What is Succesful Dentistry?
What is Health?
In order to define successful dentistry, it is important to have a critical definition of health. Health has often been defined as the absence of disease. “Far from being simply the absence of disease”, says Dr. Andrew Weil in Health and Healing, “health is a dynamic and harmonious equilibrium of all of the elements and forces making up and surrounding a human being”. Every person is different and almost everyone has a weakness in some aspect of their construction. If that weakness is the oral cavity, optimal oral health may not be attainable. These patients may also enjoy periods of periodontal health and suffer periods of periodontal disease during their lifetimes. The reasons are not always clear. A definition of successful dentistry, therefore, must take into account the patient’s overall health and history.
What is Succesful Dentistry
- Longevity: Restorations that last many years in the mouth
- Resistance against decay
- Resistance against Periodontal Bone Loss
- Esthetics, Patient Comfort and Proper Function
- Caring Patient Management during all phases of treatment. Gradual transitions are better than abrupt changes. Patient should be prepared slowly for major restorative changes so they can adapt more easily.
- Built-in Contingency Plan to handle complications that might arise in the future
- Teeth are Preserved to support new dental restorations if replacement becomes necessary. Dentistry may not last a lifetime. The mouth changes and materials wear out. At some point dentistry may need to be replaced to compensate for the changes.
Criteria for Successful Restorations
- Correct Diagnosis
- Sound Technique
- Patient Comfort
- Ideal Structural Design
- Neuromuscular Harmony
- Periodontal Health
Successful dental restoration starts with a correct diagnosis of the patient’s existing problems and an analysis of the patient’s health, needs and desires. There are many options for treatment and the treatment plan that is best for the patient must be selected from these options.
The treatment plan must be carried out according to a solid, evidence-based technique that minimizes future trouble. Since disease-causing bacteria are microns long, the weakest link in the chain of the technique is likely to jeopardize a successful outcome. The technique must be executed with patient comfort in mind. A successful outcome of dental restorations also depends on patient comfort and satisfaction, both during and after treatment. Each visit should be an improvement and temporary restorations should be esthetic, comfortable and not fall out. All restorations—temporary and permanent--must be designed according to ideal engineering principles that promote cleansiblity, enhance periodontal health, and function in harmony with the muscles. When there is a questionable prognosis, a successful dentistry includes a contingency plan in the event of trouble. Many patients are reaching financially to have sophisticated dentistry and they should have the benefit of this approach.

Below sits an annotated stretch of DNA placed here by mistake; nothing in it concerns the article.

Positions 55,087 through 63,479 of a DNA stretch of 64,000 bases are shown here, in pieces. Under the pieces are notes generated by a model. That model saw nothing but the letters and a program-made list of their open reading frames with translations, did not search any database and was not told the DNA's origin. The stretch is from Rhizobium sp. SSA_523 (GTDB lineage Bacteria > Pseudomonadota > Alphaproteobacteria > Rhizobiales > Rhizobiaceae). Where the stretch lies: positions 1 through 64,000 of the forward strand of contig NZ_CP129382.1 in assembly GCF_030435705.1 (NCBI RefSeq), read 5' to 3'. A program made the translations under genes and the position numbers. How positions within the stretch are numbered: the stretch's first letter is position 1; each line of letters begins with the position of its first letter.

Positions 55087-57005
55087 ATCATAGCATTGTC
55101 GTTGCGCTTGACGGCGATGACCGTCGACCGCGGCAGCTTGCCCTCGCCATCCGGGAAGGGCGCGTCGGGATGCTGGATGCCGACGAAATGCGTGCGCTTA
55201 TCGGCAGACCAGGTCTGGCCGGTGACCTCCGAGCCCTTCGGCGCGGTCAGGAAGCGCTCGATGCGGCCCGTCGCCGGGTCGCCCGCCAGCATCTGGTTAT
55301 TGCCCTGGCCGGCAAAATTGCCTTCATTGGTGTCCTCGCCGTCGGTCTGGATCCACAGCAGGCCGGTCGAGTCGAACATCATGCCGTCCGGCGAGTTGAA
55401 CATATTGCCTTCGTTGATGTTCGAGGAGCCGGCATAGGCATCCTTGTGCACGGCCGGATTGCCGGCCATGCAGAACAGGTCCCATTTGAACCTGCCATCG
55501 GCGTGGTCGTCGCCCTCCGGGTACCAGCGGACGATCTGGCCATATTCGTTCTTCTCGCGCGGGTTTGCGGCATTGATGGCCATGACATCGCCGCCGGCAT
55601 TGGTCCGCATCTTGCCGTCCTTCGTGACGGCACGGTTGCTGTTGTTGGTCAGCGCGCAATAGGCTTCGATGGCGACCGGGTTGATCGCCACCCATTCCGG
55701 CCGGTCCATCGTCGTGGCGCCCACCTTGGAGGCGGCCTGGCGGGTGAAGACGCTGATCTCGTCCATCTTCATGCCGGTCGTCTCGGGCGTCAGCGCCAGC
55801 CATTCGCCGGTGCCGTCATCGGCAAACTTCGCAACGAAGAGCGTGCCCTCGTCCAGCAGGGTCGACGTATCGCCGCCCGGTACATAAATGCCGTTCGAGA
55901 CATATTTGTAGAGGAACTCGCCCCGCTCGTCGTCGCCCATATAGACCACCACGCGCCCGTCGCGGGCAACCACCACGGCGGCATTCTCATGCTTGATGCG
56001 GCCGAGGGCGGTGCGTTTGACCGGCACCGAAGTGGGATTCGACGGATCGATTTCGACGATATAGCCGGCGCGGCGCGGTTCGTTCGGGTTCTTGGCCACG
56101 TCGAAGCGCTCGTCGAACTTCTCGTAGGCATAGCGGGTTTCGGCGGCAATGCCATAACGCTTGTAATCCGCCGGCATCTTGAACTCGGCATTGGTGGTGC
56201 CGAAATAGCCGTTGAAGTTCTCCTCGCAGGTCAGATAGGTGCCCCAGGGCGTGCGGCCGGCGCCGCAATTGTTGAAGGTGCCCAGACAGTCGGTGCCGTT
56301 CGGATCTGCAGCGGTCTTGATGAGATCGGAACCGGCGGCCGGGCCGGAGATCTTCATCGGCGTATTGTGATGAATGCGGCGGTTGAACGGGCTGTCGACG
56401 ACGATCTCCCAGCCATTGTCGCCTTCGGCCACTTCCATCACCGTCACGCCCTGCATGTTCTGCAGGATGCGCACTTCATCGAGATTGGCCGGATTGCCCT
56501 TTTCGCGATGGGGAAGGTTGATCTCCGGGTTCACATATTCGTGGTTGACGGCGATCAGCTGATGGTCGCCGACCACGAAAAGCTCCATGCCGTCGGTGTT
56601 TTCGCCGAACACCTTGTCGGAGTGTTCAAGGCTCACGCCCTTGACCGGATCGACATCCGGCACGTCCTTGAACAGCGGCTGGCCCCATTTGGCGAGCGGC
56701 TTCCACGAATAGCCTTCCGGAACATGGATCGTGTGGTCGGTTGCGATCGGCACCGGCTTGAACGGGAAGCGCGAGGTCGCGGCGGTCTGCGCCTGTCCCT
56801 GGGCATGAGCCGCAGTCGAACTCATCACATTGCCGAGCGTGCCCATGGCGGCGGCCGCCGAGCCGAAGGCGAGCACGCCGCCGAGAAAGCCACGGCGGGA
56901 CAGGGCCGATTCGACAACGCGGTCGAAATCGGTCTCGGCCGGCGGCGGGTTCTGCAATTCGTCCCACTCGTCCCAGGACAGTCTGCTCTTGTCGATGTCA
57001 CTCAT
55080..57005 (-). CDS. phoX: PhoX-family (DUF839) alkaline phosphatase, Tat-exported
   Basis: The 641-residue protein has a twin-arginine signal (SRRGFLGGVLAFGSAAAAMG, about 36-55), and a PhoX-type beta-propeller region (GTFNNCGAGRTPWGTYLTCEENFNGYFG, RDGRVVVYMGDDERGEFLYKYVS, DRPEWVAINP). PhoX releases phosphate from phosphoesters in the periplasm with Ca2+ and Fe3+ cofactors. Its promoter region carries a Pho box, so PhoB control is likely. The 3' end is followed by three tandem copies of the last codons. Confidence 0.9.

Success is Planning for What Might Go Wrong.
In the case below, the back molar has a short, pointed root and is not strong enough to support fixed bridgework. If fixed bridgework was made and it did fail, the patient would have to settle for a second-rate clasp partial. Clasps exert lateral forces on teeth and might cause further damage to the dentition.
Instead of making fixed bridgework, a precision attachment case was made. A precision attachment partial denture does not exert lateral forces on the teeth. As a result, the back molar—which was not expected to last—is still there after 30+ years. However, if the back molar was lost, it would be added to the partial denture and nothing would have to be remade. The precision attachment partial denture is worn 24 hours a day and is only removed for hygiene. No one could tell this patient has a removable bridge!
X-Rays are one of the best tools to measure the success of restorative dentistry because it shows the level of the bone around the roots of teeth. The longevity of teeth ultimately depends on the health of this bone. Restorations should be designed so that they relate to the bone. Restorations brought close to the bone follow good principles of engineering in that they bring the forces close to the supporting structures. Success can be determined by comparing bone levels in current X-Rays with bone levels in previous sets of X-Rays. The successful restoration will show minimal changes in the X-Rays over a period of many years. In some individuals dentistry can last 40 years because changes in the bone (and wear of the materials) are minimal. Others may need to replace dentistry after 10 to 15 years in order to compensate for any changes. However, successful dentistry preserves the teeth so that they can support new dental restorations.(Read More about X-Rays)
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